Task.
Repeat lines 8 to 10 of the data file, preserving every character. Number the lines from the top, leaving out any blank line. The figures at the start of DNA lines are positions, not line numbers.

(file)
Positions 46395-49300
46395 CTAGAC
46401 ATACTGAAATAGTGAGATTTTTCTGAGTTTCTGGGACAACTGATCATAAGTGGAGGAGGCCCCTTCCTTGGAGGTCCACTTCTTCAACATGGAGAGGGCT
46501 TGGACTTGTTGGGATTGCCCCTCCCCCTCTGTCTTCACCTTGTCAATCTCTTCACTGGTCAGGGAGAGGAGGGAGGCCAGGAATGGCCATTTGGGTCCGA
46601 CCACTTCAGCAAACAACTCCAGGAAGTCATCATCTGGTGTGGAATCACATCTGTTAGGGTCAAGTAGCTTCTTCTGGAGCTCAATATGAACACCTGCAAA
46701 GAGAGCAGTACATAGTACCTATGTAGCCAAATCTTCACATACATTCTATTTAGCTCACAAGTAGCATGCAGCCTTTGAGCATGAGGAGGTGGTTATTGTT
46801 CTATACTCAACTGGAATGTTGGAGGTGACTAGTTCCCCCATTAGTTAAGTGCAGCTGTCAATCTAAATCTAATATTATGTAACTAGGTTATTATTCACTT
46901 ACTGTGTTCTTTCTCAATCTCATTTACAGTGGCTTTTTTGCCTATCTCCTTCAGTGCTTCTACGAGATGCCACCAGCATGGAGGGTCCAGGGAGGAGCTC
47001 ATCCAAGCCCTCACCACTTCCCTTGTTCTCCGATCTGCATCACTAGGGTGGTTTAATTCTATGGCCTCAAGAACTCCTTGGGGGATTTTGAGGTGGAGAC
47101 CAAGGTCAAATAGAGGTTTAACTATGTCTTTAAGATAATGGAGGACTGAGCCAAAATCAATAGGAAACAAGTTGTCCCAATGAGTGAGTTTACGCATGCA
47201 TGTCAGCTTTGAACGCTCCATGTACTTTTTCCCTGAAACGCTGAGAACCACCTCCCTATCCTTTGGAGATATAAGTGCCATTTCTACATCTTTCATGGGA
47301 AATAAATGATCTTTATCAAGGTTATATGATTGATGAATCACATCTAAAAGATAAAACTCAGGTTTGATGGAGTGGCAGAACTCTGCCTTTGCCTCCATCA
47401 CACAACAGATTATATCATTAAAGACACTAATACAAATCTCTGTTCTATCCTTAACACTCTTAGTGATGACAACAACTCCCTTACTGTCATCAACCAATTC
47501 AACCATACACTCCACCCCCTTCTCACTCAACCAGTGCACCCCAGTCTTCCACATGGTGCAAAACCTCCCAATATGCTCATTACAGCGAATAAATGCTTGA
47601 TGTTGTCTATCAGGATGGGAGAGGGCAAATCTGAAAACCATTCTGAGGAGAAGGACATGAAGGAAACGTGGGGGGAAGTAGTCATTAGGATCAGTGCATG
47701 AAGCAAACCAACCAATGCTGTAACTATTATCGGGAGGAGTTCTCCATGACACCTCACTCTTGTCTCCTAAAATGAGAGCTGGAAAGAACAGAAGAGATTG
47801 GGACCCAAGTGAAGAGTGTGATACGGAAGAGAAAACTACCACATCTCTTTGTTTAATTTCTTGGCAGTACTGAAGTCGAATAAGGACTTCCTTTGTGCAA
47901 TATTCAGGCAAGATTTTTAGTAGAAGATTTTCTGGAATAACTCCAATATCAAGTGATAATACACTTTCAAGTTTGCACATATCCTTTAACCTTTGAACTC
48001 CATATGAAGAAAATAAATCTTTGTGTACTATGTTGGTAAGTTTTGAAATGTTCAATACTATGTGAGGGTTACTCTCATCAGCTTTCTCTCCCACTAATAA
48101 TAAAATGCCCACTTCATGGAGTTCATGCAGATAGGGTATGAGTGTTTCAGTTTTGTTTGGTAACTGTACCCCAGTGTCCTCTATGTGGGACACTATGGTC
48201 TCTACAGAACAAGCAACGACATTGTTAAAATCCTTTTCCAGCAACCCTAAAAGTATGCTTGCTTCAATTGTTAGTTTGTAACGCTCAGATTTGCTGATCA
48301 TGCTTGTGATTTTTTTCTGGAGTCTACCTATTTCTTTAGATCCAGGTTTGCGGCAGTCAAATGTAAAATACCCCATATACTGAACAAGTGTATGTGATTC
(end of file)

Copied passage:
46901 ACTGTGTTCTTTCTCAATCTCATTTACAGTGGCTTTTTTGCCTATCTCCTTCAGTGCTTCTACGAGATGCCACCAGCATGGAGGGTCCAGGGAGGAGCTC
47001 ATCCAAGCCCTCACCACTTCCCTTGTTCTCCGATCTGCATCACTAGGGTGGTTTAATTCTATGGCCTCAAGAACTCCTTGGGGGATTTTGAGGTGGAGAC
47101 CAAGGTCAAATAGAGGTTTAACTATGTCTTTAAGATAATGGAGGACTGAGCCAAAATCAATAGGAAACAAGTTGTCCCAATGAGTGAGTTTACGCATGCA